Hong Kong economy slows as stocks climb, property booms
Stark contrast as government cuts its growth target after drop in tourist spending - yet HSI breaks 25,000 and property hits historic peak
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The Hong Kong government cut its growth target for the year yesterday after a disappointing second-quarter performance as stock and property market indicators reached new heights.
Real gross domestic product increased by 1.8 per cent year-on-year, down from 2.6 per cent in the first quarter and lower than the market-expected 2.4 per cent. On a quarter-to-quarter basis, real GDP dipped by 0.1 per cent.
The poor performance, caused by a drop in tourist spending and weak domestic demand, prompted the government to lower its full-year forecast from a range of 3 to 4 per cent, to between 2 and 3 per cent.
It was the slowest growth since the third quarter of 2012. The economy expanded 2.9 per cent last year.
The grim outlook was in stark contrast to the frenzy in the stock and property markets. The Hang Seng Index yesterday broke the 25,000 barrier for the first time since May 2008, before closing at 24,954.94 - the highest since November 8, 2010.
An index compiled by Centaline Property reflecting private residential property prices reached a peak of 125.66, an increase from last week. The index was 100 in October 1997.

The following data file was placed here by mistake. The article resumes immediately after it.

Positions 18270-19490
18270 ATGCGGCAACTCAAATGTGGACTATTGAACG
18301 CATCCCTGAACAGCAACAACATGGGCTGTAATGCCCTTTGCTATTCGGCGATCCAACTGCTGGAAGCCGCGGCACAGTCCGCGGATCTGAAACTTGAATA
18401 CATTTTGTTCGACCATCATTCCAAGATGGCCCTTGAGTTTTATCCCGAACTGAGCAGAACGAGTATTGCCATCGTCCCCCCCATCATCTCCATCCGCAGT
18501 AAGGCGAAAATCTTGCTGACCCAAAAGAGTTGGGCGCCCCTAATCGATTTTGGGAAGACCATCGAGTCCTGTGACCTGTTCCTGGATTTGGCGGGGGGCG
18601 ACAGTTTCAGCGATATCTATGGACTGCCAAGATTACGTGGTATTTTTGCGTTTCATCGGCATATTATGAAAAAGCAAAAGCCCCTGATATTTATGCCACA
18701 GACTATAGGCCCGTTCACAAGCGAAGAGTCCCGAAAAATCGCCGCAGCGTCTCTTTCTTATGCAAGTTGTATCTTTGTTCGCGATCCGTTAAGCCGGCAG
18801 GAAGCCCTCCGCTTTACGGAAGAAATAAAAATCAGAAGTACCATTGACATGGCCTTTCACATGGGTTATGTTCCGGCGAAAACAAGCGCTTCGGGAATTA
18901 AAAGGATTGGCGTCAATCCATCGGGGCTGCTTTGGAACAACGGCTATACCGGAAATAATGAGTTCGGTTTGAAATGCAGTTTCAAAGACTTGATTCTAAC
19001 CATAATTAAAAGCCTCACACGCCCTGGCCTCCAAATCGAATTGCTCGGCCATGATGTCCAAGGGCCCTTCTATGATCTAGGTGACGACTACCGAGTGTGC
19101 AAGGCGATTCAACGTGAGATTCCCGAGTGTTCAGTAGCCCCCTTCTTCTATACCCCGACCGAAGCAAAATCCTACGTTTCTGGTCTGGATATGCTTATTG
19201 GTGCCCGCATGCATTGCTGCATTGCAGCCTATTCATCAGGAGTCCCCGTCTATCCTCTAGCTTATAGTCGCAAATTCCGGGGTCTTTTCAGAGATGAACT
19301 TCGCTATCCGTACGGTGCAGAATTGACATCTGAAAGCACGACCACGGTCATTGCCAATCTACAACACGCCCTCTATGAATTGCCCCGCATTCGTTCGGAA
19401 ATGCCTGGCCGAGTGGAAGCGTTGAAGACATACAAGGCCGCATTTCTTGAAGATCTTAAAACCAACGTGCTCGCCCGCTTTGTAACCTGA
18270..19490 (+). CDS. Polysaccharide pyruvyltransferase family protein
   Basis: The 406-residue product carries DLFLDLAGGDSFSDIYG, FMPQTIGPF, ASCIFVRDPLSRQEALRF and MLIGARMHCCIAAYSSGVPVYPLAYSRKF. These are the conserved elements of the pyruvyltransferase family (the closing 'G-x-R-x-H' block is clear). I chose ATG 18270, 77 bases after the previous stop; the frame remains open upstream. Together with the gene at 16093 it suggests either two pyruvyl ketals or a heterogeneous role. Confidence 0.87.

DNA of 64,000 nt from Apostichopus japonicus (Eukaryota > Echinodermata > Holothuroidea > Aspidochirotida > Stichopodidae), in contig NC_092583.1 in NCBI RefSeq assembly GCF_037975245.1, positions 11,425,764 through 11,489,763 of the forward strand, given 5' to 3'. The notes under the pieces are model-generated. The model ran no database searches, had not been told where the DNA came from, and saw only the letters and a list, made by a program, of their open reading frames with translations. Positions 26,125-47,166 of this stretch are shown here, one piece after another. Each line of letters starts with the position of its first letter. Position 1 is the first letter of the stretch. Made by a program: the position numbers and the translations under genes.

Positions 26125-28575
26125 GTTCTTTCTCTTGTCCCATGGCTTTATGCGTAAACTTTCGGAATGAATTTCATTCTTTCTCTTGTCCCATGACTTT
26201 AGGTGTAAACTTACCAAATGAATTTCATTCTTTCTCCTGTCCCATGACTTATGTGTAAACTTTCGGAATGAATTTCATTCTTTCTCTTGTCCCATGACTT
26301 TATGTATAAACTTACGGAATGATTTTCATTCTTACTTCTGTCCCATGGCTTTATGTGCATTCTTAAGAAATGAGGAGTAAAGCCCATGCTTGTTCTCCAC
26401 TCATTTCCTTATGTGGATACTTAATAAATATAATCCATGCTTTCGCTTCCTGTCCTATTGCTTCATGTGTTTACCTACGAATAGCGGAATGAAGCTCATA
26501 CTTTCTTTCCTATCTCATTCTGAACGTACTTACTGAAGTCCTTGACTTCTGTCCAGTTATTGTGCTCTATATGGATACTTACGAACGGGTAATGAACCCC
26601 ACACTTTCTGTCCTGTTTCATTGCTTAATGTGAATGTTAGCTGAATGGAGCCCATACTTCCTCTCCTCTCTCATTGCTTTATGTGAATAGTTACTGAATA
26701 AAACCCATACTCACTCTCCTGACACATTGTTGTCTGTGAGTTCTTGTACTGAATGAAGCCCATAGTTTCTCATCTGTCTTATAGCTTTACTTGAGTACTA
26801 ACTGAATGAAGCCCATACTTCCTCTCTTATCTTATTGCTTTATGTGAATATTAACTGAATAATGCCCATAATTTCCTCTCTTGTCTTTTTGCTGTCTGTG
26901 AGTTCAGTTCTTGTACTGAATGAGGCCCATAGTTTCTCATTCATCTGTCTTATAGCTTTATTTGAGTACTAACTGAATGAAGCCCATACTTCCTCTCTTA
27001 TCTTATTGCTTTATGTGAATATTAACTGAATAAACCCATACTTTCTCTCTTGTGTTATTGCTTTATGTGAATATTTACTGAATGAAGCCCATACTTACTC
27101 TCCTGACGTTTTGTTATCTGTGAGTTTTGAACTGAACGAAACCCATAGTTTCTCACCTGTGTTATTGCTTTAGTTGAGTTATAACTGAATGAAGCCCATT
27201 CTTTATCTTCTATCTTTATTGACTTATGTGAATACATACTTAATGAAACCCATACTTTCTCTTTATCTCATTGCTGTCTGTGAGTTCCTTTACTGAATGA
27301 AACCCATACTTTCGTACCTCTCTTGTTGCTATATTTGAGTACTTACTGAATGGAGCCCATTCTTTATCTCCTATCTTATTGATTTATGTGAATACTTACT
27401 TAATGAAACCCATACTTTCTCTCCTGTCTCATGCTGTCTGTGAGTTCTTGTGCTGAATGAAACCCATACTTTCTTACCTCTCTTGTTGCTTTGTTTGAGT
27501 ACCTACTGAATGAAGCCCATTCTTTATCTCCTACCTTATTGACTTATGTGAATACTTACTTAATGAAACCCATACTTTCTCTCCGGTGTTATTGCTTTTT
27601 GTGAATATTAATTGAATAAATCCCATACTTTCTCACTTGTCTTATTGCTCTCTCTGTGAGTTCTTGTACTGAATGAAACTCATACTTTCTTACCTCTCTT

While the "through train" plan to allow mainland people to trade directly in Hong Kong stocks starting in October has fuelled the market, the government has reminded investors of potential abrupt reversals of cross-border fund flows due to uncertainties over interest rates.
The Federal Reserve in the United States plans to stop buying Treasury bonds and mortgage-backed assets in October, signalling its confidence in economic growth without its support. But it remains unknown when it will take the more drastic step of increasing interest rates.
"We may see significant changes in market expectation … and there may be greater volatility," government economist Helen Chan said.
Visitor spending dropped 11.5 per cent from the same quarter last year, offsetting the improvement brought by increasing exports. Chan said that as the number of visitors increased by almost one-fifth from the same period last year, the fall pointed to each visitor spending less.
Their waning interest, adding to an exceptional high base of comparison last year due to a gold rush, caused sales of luxury goods in the second quarter to fall by a third year-on-year. The economy is expected to see modest growth by the end of the year.
A sales tax increase took a toll on Japan's economy, which saw the biggest contraction in the second quarter since the 2011 earthquake. The euro zone was flat after a year of weak growth as Germany reported a shock GDP dip of 0.2 per cent.